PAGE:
How Do I Know If I Qualify for Social Security Disability Benefits?
Social Security Disability (SSD) benefits are also called Social Security Disability Insurance (SSDI). This is because it truly is an insurance program. You pay premiums when taxes are withheld from your paycheck. If you become disabled and can’t work, this insurance should protect you.
However, you are not automatically entitled to receive SSD benefits. Instead, you must qualify by meeting certain medical and non-medical requirements. At Hardison & Cochran, we believe it’s important for you to understand what these requirements are.
Please review the following and contact us if you have any additional questions or need help with your disability benefits claim. We’re always available to provide a free review of your case. Our offices serve clients throughout North Carolina.
Non-Medical / Work Requirements for SSD Benefits
If you haven’t compiled enough “work credits,” you can’t collect SSD benefits. Work credits are based on your earnings. You have to earn a certain amount of money – and it’s a minimal amount – to earn a work credit. For example, in 2013, you could earn one work credit for every $1,160 you earned. The most work credits you can earn in a single year are four.
These work credits are used to determine if you meet two separate earnings tests:
- Recent work test – Generally, you must have worked five out of the 10 years before your disability, or earned 20 work credits. If you are younger, you can meet this test and qualify for SSD benefits with fewer than 20 credits.
- Duration of work test – You must have worked a certain number of years and paid into the SSDI system to meet this test. It depends on how old you are at the time of your disability. For instance, if you are under age 28, you only need to have worked 1.5 years, or earned six work credits. If you are older than age 50, you need to have worked seven years, or earned 28 credits.
If you fail to meet these tests, you may still be eligible to receive Supplemental Security Income (SSI). A disability lawyer at Hardison & Cochran can review your case and explore other options available to you.
Medical / Disability Requirements for SSD Benefits
In addition to the earnings tests, you must meet the Social Security Administration’s strict definition of “disability.” In other words, do you suffer from a medical condition that has prevented you from working and is expected to last for at least one year or result in death?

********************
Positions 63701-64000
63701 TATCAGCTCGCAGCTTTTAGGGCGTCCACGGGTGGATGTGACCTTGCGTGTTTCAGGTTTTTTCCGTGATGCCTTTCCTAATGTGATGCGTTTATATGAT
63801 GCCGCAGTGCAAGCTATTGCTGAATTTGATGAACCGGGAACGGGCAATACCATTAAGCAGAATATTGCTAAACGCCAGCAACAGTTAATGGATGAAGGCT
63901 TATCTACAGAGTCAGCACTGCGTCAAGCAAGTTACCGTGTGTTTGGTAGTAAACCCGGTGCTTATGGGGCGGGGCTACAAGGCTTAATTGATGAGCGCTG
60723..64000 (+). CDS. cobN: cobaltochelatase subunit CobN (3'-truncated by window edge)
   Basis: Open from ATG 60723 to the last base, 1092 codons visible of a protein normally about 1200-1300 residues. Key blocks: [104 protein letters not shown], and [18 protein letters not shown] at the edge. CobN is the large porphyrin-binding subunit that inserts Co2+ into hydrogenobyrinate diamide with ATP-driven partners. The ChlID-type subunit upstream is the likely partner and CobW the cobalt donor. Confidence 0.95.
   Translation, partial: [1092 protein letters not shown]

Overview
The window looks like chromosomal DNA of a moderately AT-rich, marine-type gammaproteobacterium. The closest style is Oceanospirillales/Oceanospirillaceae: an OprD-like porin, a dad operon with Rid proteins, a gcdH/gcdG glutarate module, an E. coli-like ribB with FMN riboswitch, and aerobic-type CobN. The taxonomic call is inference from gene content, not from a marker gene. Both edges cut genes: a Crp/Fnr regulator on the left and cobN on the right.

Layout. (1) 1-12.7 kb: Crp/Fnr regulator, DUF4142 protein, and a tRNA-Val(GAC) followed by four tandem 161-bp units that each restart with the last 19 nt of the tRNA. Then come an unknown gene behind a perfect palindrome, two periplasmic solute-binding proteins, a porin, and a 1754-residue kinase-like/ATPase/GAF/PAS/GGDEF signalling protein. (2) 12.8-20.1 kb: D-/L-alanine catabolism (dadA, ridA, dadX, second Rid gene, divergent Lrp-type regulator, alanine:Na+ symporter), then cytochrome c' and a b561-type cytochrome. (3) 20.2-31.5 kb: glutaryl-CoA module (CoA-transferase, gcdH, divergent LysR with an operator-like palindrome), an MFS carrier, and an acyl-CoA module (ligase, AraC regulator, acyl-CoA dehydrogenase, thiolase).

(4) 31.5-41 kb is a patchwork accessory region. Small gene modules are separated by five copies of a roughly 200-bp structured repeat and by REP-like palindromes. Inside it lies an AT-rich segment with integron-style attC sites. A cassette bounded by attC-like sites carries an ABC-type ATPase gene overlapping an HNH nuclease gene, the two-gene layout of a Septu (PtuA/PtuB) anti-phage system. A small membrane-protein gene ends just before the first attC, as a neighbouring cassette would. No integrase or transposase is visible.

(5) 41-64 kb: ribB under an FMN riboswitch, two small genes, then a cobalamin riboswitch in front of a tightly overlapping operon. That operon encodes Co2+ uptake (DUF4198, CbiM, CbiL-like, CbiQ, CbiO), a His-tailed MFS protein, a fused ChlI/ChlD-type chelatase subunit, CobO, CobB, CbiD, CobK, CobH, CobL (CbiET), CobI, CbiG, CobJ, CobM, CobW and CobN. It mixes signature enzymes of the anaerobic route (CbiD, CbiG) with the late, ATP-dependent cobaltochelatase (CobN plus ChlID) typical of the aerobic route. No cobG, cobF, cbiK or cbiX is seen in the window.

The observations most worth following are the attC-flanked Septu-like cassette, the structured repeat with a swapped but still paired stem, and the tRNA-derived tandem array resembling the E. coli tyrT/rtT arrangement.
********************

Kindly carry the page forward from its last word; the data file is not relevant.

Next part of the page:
Your disability determination will be made by the North Carolina Disability Determination Services (DDS) office. A two-person team consisting of a claims examiner and a medical examiner will review your case. They will go through a five-step process to decide if you are disabled. These steps are:
- Are You Engaged in Substantial Gainful Activity?
You must be earning no income at all or earning income that falls below a “threshold” amount that changes each year. For instance, in 2013, if you earned more than $1,040 per month, you would have passed the threshold amount and could not qualify for SSD benefits.
- Do You Suffer from a “Severe” Condition?
Has your physical or mental condition kept you from being able to work? The answer may depend on the type of work you do. In other words, can you no longer walk, stand or lift objects? Can you no longer concentrate on certain tasks?
- Is Your Medical Condition Found on the SSA’s List of Impairments?
The SSA keeps a list of mental and physical impairments that are considered so severe that, by law, you are considered to be “disabled” if you suffer from one of those impairments. The list is kept in the SSA’s “Blue Book,” which describes what medical evidence is needed to show that you suffer from the impairment. If your impairment is not listed, you must show that it is equal in severity to a listed condition.
- Can You Return to Your Previous Work?
If your impairment is not listed or equal in severity to an impairment listed in the SSA’s Blue Book, you can still qualify for SSD benefits. You would need to show that your condition keeps you from doing the work you were doing at the time your disability arose.
- Can You Do Any Other Type of Work?
If you can no longer do your previous work, you must show that you can do no other type of work. For instance, you would need to show that you lack the skills or training to do another job. (Ultimately, if you do get training, you can go back to work and discontinue your benefits.)
Other Ways to Qualify for SSD Benefits
You may be eligible to collect SSD benefits if you are related to a qualifying worker. This applies if you are:
- A spouse age 62 or older
- A spouse of any age who cares for a child who is under age 16 or disabled
- An unmarried child who is under age 18 (or age 19 as long as you are in school)
- An unmarried child who is age 18 or older with a disability that started before you turned age 22.
Contact a North Carolina Social Security Disability Benefits Lawyer
The process of applying for and receiving SSD benefits can be complex. If you need assistance with your application, or if your application is denied, Hardison & Cochran can assist you. We know what it takes for a person to establish that he or she qualifies for SSD benefits. We’ll aggressively protect your rights through every stage of the process. Contact us today.